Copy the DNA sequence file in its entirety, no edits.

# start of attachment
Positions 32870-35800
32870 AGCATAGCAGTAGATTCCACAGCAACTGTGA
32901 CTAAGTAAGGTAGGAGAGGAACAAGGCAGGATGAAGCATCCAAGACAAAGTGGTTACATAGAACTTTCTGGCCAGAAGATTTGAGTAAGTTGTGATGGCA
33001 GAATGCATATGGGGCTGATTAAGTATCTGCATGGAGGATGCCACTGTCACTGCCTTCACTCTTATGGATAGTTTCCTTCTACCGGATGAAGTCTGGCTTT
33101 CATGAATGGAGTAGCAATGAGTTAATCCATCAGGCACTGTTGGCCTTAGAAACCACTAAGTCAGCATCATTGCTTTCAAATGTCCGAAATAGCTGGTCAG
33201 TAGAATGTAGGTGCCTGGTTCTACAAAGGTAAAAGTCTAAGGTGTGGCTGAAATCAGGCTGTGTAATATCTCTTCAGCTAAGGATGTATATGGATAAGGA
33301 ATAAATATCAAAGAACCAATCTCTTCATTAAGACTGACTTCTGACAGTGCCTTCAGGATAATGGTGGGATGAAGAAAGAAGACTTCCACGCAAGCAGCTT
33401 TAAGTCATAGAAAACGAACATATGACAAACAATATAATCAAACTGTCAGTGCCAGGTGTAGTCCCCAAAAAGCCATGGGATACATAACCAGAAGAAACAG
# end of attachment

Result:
Positions 32870-35800
32870 AGCATAGCAGTAGATTCCACAGCAACTGTGA
32901 CTAAGTAAGGTAGGAGAGGAACAAGGCAGGATGAAGCATCCAAGACAAAGTGGTTACATAGAACTTTCTGGCCAGAAGATTTGAGTAAGTTGTGATGGCA
33001 GAATGCATATGGGGCTGATTAAGTATCTGCATGGAGGATGCCACTGTCACTGCCTTCACTCTTATGGATAGTTTCCTTCTACCGGATGAAGTCTGGCTTT
33101 CATGAATGGAGTAGCAATGAGTTAATCCATCAGGCACTGTTGGCCTTAGAAACCACTAAGTCAGCATCATTGCTTTCAAATGTCCGAAATAGCTGGTCAG
33201 TAGAATGTAGGTGCCTGGTTCTACAAAGGTAAAAGTCTAAGGTGTGGCTGAAATCAGGCTGTGTAATATCTCTTCAGCTAAGGATGTATATGGATAAGGA
33301 ATAAATATCAAAGAACCAATCTCTTCATTAAGACTGACTTCTGACAGTGCCTTCAGGATAATGGTGGGATGAAGAAAGAAGACTTCCACGCAAGCAGCTT
33401 TAAGTCATAGAAAACGAACATATGACAAACAATATAATCAAACTGTCAGTGCCAGGTGTAGTCCCCAAAAAGCCATGGGATACATAACCAGAAGAAACAG